Potential rule changes for song licensing in the United States


The Department of Justice (“DOJ”) in the United States is currently undertaking a review of the antitrust agreements (consent decrees) regulating ASCAP and BMI, which are the two leading American performance rights organizations (“PRO”), collecting fees from users of music on behalf of their members (publishers, songwriters etc.) and distributing them back as royalties.

The consent decrees came in place due to the PRO’s position as a somewhat monopoly over licensing publishers’ and songwriters’ public performance rights and they now set the rules for how the PROs can act and operate (including e.g. rate setting procedures and a royalty distribution system).

Partial withdrawal of digital rights

The review was called for, inter alia, since a number of major publishers asked for the consent decrees to be rewritten so that partial withdrawal of rights of exploitation in digital formats (streams in particular) from the PROs would be possible under the agreements (which is currently not the case, according to a court decision). In particular, the publishers want to be able to negotiate directly with digital music/streaming services (in order to secure higher rates), but at the same time continue to license out their catalogues of songs to other music users (such as radio broadcasters and physical venues) through the PROs.

Considering that major publishers have indicated that they may withdraw their entire catalogues from the PROs if the outcome of the review is not in their favour, the PROs support partial withdrawal of digital rights, asking however for the decrees to allow them to represent not only the performance rights in musical works, but also e.g. mechanical rights and synch licenses.

While the possibility to partially withdraw digital rights from the PROs would have positive implications for the big publishers, it has been discussed whether such rule change would pose risks to e.g. smaller independent publishers (who, naturally, are not in the same bargaining position as the major ones with regard to scoring good deals on royalties) as well as songwriters (who then will not be guaranteed equal payment with the publishers in accordance with the royalty distribution system under the current decrees).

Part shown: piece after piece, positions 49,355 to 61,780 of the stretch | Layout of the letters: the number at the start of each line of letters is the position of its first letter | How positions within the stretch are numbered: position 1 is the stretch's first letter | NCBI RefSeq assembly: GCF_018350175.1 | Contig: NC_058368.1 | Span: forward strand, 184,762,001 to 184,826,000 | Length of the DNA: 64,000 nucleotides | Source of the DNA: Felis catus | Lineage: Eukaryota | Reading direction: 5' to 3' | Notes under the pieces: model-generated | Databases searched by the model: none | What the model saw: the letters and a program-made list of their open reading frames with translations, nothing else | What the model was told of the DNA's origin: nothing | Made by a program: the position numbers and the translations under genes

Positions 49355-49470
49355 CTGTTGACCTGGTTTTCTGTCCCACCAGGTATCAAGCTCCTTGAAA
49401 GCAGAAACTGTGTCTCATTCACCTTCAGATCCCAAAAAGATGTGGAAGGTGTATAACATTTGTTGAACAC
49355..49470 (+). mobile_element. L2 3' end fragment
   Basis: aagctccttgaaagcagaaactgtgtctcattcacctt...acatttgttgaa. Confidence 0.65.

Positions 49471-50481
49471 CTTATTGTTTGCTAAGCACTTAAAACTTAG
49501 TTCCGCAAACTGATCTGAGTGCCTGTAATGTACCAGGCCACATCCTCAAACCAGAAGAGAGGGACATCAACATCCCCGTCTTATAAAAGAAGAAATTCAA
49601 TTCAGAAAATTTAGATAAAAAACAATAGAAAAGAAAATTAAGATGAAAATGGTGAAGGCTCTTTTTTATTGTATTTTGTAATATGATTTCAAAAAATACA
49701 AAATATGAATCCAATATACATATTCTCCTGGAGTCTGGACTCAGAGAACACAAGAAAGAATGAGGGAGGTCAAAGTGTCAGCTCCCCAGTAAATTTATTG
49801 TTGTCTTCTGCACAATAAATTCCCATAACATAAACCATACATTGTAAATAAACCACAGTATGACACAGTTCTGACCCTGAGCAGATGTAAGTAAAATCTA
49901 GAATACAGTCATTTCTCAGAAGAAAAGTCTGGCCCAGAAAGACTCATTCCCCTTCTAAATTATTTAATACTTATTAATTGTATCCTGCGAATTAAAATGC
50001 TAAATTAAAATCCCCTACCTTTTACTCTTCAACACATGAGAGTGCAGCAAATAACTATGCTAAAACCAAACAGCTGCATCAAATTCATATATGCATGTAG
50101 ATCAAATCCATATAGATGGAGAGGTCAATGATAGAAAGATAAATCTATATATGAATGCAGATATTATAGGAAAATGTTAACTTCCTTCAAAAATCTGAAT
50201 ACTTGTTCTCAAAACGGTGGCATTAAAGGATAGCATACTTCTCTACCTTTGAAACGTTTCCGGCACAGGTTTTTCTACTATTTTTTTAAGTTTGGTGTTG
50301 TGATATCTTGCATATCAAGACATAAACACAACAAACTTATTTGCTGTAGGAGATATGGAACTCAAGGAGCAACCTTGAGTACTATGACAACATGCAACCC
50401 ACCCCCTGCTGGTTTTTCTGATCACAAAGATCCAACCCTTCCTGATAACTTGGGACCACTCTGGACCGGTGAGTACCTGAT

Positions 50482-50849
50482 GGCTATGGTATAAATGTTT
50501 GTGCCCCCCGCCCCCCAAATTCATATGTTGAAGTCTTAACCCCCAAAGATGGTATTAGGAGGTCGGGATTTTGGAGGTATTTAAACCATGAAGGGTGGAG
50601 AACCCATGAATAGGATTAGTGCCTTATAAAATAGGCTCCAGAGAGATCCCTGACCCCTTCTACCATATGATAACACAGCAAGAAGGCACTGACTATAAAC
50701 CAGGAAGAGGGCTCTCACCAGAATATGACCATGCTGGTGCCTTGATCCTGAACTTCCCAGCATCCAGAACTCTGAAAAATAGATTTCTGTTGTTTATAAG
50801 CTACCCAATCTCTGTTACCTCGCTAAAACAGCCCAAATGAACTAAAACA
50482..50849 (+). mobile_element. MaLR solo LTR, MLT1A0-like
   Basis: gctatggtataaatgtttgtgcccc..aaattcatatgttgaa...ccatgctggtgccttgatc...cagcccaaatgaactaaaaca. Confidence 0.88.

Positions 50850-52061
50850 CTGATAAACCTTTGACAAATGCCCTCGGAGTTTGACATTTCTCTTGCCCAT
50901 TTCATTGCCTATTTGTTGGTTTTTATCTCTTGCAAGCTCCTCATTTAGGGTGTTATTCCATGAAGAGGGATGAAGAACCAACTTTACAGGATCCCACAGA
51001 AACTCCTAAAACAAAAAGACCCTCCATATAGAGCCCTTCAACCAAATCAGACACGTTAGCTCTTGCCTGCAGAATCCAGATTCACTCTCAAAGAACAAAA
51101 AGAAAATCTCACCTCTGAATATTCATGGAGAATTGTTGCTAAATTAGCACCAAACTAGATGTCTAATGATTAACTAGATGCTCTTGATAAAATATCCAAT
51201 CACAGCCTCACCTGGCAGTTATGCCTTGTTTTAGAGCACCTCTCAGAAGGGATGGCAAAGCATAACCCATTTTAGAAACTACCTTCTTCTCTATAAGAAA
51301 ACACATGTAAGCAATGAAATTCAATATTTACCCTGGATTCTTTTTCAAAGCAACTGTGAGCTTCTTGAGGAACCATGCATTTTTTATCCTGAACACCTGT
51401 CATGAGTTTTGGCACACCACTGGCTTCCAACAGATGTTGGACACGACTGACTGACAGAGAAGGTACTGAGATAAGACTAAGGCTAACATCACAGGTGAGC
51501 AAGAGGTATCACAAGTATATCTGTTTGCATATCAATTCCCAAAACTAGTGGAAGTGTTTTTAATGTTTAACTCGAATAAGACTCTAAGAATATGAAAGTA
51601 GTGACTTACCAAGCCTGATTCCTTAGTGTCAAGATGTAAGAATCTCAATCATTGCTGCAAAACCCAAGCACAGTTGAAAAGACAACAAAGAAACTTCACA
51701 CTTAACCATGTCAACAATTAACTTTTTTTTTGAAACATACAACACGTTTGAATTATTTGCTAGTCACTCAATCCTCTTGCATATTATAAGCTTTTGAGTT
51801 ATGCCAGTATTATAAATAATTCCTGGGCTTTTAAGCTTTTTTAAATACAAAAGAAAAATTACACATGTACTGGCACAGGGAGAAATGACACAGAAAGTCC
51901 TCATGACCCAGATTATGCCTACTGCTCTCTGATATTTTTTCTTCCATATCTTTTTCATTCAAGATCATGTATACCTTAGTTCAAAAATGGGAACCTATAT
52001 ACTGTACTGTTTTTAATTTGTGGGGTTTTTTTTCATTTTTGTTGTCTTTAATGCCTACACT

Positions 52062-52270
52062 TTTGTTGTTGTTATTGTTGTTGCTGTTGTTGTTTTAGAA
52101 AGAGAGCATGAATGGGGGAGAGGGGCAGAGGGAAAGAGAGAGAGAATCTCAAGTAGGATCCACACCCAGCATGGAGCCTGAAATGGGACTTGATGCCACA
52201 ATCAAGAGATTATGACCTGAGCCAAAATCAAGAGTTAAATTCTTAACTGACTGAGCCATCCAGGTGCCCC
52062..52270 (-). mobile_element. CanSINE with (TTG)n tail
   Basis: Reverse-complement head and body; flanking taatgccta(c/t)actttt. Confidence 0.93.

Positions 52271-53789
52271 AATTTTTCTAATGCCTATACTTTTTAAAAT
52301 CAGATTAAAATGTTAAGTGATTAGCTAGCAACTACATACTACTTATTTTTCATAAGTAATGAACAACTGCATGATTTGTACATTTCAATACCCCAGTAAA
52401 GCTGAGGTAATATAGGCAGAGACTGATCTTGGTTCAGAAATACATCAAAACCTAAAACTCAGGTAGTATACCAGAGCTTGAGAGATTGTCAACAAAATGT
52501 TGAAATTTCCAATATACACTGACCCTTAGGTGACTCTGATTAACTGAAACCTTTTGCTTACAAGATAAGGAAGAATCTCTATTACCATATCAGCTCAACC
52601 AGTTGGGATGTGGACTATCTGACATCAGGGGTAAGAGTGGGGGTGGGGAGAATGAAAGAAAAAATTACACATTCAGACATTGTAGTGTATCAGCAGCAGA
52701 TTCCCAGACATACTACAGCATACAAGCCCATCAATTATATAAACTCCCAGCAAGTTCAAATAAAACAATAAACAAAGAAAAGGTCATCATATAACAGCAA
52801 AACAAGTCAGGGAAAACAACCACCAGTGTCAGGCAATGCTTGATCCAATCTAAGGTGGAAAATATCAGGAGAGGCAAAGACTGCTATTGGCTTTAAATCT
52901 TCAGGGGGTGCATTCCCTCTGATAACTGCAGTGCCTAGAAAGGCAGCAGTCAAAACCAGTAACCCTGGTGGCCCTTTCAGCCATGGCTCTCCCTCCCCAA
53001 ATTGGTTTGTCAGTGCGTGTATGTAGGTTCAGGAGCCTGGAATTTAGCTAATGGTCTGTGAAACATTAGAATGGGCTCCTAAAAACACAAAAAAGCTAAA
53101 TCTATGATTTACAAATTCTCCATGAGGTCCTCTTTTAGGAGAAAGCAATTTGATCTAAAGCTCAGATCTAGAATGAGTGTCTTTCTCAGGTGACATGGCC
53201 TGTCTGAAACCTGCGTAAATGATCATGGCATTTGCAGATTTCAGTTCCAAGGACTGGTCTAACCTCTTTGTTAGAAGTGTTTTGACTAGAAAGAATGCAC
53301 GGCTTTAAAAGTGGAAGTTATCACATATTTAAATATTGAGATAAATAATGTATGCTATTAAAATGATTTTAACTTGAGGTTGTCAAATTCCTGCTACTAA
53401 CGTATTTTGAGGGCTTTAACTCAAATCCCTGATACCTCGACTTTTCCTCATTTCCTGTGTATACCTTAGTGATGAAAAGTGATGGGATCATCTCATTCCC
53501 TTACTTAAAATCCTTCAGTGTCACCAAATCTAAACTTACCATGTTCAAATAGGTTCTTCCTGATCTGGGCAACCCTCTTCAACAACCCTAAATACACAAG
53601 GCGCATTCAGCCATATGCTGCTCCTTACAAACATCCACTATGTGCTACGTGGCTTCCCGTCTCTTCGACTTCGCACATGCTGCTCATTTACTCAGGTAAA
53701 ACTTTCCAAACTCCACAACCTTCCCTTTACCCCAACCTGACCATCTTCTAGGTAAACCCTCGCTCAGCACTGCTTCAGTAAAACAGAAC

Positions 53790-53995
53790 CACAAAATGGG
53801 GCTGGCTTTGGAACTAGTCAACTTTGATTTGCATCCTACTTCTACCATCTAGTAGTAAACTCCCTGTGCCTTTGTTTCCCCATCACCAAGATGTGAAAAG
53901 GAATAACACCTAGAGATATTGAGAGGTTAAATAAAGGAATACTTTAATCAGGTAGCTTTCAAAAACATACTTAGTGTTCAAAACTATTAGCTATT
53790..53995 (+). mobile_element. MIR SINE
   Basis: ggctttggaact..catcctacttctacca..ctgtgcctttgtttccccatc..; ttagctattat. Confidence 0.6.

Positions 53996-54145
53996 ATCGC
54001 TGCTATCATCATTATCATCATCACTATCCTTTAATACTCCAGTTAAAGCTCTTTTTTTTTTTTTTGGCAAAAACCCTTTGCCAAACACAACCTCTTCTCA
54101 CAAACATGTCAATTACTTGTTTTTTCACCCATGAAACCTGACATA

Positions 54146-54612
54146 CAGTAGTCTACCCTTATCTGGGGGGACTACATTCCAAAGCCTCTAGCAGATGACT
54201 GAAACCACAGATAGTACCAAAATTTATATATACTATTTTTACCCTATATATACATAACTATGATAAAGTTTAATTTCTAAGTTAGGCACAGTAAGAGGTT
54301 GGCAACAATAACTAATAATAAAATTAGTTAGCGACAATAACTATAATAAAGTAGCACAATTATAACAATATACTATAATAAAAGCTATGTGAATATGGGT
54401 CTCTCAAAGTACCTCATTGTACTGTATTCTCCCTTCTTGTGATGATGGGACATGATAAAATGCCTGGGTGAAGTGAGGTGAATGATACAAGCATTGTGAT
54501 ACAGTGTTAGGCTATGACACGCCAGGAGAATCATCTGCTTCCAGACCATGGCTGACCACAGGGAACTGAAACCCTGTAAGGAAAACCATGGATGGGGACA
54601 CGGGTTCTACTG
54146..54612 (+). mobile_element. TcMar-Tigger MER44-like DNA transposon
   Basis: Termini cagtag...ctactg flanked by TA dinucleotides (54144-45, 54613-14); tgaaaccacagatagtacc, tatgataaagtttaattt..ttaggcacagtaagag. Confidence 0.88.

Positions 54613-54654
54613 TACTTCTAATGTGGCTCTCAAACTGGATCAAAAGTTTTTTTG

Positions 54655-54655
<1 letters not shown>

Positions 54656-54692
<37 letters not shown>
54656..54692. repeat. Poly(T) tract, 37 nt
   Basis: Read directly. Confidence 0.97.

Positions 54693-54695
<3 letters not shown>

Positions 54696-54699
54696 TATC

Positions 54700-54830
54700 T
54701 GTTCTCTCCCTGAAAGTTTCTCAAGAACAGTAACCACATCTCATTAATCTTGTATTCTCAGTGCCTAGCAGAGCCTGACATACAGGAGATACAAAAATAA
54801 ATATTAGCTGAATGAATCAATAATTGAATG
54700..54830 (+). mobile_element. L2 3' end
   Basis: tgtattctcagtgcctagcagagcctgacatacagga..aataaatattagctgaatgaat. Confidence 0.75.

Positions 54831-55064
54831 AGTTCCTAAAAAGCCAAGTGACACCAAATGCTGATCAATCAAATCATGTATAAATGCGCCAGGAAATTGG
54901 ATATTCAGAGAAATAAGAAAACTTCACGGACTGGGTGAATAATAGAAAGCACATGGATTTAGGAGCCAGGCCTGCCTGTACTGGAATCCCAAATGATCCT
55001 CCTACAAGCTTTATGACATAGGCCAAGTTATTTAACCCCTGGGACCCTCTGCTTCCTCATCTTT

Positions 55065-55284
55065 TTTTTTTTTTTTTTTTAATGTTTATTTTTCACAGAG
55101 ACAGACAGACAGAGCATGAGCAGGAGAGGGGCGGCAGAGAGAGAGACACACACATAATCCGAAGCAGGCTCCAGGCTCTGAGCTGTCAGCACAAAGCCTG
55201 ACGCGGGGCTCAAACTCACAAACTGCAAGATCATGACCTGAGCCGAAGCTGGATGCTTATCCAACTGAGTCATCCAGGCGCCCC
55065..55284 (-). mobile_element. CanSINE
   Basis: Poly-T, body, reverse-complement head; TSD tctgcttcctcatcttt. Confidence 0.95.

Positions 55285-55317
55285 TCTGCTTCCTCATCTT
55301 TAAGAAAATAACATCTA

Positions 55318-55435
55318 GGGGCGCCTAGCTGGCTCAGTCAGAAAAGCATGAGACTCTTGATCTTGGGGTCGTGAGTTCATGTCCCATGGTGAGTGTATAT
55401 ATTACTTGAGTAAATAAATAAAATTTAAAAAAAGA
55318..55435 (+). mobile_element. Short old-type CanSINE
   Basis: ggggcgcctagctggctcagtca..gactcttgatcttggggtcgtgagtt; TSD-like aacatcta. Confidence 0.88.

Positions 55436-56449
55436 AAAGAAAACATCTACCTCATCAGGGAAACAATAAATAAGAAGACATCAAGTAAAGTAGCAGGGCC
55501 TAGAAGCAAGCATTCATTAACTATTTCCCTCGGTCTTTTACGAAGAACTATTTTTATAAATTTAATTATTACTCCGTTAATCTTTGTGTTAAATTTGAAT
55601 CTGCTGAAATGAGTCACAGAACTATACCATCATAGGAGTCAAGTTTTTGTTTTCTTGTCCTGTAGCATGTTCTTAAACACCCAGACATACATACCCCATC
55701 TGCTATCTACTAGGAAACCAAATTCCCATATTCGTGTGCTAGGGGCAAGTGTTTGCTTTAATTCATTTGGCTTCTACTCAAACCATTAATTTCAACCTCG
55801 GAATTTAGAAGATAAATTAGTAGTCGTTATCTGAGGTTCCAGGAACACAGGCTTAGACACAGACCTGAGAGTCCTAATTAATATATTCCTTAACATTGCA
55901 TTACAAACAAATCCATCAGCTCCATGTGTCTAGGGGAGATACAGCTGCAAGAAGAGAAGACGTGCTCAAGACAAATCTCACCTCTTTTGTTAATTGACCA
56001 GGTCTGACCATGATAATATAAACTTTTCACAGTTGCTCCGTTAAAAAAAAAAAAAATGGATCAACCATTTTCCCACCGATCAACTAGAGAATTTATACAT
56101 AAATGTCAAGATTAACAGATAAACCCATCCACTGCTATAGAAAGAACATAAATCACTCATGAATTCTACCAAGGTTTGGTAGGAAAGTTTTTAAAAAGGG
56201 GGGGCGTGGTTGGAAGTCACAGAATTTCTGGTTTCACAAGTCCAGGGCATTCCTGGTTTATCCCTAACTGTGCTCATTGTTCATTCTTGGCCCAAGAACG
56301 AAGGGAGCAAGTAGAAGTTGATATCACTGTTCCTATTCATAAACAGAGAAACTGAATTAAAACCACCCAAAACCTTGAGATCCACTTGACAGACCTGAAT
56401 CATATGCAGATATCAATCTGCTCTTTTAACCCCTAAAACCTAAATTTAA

Licensing of split works

The DOJ now seems to be looking further than the digital rights system in its review. The current practice when it comes to collective licensing of performance rights is that every co-writer/owner needs to agree in order to license a co-written song (i.e. split work). This implies that if one co-writer is an ASCAP member and the other one is a BMI member, the licensee needs approval, e.g. a blanket license (which provides for a right to use any song written by a member of the PRO in question), from both PROs to use the relevant song.

It is said that the DOJ now is considering allowing co-writers/owners of split works to issue licenses for the whole songs and, thus, that the current system of licensing shares of songs could constitute an antitrust violation. Note that in theory, according to US copyright law, a co-writer/owner is already entitled to grant a non-exclusive license to a co-written song (in its entirety) without permission, provided that any income is shared with the other co-writers. As mentioned above, this is however not how it works in practice.

In this context, this potential rule change is up for debate and needs to be carefully considered by the DOJ, since it is likely to have a significant impact on the music publishing industry. If such amendment is implemented, the effect of partial withdrawal of digital rights will probably be reduced, since music users, notwithstanding the partial withdrawal of a big publisher, would be able to continue to stream many (if not the majority) of the co-written songs in such publishers catalogue under its PRO blanket licenses (provided of course that such split work is co-owned with a PRO member). Furthermore, such amendment would imply that a licensee only needs one of several co-writer’s/owner’s permission to use a song and, thus, that publishers and PROs can license songs of which they only represent a share, most likely resulting in confusion and various issues with respect to payments of royalties etc.

By Petra Lennhede

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